To confess: I wrote with Steve Bannon. A Republican. Yes. But then I used to be friends with lots of Republicans and Steve was no different from most of them—a plain, cloth-coat Reagan Republican of the harmless variety. We all knew them. Then 9/11 happened. Some went all militant overnight. Others had been closet militants all along and 9/11 gave them the license to come of out the closet and dance the “I told you so waltz” on Main Street all over the USA. And they did so—with a vengeance.
I met Steve in the early 90’s. We shared a love of esoteric subjects that was rare in Hollywood. And his interest in Plato, Marcus Aurelius, ancient Rome, and Shakespeare’s violent plays never tipped me off to his connection to Leo Strauss. But then why would it? First, I’d never heard of Leo Strauss. And the fact that his computer password was “Sparta” also meant nothing to me. I didn’t know, as he later told me, that Strauss’ mantra was “Athens loses, Sparta wins.” It took me fourteen years to realize I was Athens.
Sitting in his office, under the photograph of Ronald Reagan in his plain brown suit, I never hid the fact that I was a Democrat and liberal, so it’s not as if either one of us was being disingenuous. But it was years later I realized that he was one of “them”—spawn of the culture of life: fundamentalists, religious fanatics and politicians who worship at the altar of John Wayne. Over all those years, had I been dancing with the predator?
It all came home to me during the making of our Reagan documentary, In the Face of Evil. In fact, it came crashing down around me and sent me on a search for my own personal conspiracy theory—and a closer look at Leo Strauss.
It seemed Bannon lived by a certain popular conception of Strauss’ philosophy: namely a belief that the masses can be lied to because they cannot handle the truth and need a class of political elites to lead them so society can function. Lies are okay. Leo said so. Elites must rule. Leo said so. Who knows if he actually said so but it’s what many of his followers believed and lived by.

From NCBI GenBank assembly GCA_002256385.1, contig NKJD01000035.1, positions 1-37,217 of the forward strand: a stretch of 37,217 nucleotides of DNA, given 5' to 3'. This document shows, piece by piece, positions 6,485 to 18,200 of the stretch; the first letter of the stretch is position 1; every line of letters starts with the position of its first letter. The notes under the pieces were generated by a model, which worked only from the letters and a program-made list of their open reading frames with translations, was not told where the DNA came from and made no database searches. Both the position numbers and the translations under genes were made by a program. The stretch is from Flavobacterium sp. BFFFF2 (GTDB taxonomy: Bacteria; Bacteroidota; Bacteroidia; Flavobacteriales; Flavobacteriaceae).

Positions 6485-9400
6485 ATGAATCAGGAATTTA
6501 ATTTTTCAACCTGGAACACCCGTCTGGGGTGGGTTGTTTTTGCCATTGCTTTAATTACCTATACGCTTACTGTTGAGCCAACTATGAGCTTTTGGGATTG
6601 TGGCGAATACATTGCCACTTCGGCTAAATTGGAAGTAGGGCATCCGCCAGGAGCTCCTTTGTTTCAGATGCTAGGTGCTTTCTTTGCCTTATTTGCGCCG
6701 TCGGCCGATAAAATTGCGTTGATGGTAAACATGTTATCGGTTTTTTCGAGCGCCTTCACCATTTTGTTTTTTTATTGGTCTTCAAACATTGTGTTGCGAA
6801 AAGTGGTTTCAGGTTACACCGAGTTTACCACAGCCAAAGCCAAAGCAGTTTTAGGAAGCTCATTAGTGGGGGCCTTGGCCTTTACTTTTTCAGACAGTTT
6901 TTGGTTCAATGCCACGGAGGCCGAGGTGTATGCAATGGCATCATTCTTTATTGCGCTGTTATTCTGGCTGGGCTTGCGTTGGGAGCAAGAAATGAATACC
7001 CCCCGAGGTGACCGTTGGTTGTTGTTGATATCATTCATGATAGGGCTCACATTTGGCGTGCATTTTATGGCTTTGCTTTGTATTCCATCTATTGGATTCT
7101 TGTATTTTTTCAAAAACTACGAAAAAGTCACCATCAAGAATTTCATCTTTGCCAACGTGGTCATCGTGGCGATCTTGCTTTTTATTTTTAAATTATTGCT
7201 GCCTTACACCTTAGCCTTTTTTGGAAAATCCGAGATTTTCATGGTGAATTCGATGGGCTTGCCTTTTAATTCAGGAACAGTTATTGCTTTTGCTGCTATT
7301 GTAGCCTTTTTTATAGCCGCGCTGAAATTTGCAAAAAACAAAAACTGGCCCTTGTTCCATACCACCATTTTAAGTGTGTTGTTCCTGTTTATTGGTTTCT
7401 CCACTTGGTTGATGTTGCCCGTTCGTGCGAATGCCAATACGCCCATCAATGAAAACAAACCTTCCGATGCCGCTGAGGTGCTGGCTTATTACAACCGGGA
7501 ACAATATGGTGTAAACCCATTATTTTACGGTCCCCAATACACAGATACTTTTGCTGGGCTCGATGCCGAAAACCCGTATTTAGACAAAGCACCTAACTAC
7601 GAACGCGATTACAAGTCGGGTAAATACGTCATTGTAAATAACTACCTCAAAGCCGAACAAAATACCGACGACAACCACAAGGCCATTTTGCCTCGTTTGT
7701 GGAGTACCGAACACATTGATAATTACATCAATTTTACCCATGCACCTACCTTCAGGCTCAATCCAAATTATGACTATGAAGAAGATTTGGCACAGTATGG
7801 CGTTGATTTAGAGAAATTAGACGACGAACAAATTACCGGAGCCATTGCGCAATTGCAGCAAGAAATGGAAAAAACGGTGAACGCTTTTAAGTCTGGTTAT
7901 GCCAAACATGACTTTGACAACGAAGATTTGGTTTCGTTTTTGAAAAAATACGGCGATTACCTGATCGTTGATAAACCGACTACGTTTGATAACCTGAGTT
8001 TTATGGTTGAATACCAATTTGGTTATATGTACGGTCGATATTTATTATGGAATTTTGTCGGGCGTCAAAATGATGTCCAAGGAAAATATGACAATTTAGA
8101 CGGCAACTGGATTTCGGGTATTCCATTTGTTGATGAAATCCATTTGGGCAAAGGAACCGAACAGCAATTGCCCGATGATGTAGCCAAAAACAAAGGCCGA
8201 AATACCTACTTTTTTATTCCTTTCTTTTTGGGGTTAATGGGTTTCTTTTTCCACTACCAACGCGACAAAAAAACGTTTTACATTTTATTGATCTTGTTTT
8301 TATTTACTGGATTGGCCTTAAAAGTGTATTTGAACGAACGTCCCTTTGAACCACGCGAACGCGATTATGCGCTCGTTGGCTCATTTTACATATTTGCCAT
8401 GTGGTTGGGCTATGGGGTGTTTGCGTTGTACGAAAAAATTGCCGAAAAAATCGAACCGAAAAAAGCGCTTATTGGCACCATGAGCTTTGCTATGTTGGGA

The last time we met in LA it was November 2009. I sat at his desk and he spoke about Jefferson and how we needed to return to the original values of the Constitution. Only landowners should be allowed to vote, he said. I expressed alarm. The original Constitution excluded blacks, I pointed out and Wendy was black. “She’s family,” he said, dismissing the implication.
Notes with James, 2005
Maybe add CULTURE OF LIFE vs. CULTURE OF DEATH. That’s important. Belongs here but maybe it should be moved up earlier and be worked into the proposal. It’s very important to the agitprop nature of their language, movement, etc.
As we examine the players, we’ll unravel the story behind the movement: its origins, goals, and its unique nature as the first overt use of the media in American culture (since World War II) to galvanize public opinion towards a common cause.
Ultimately, whether the reader is right-wing or left-wing, Christian, non-Christian, Jewish, insider or outsider, they will be forced to question “censorship” versus “free-for-all” speech, “responsibility” versus “truth in art;” and, at the end, they will see with new eyes, like Paul on the road to Damascus, the conflict between simply promoting good old-fashioned “values” and the conscious manipulation of the media towards a political end.
From In the Face of Evil
NARRATOR (VO): While the Beast played upon mankind’s dark side, the visionaries of Hollywood played to his better angels: compassion, mercy, human dignity. These visionaries differed in taste and style yet shared two common elements: ruthlessness and uncompromising patriotism.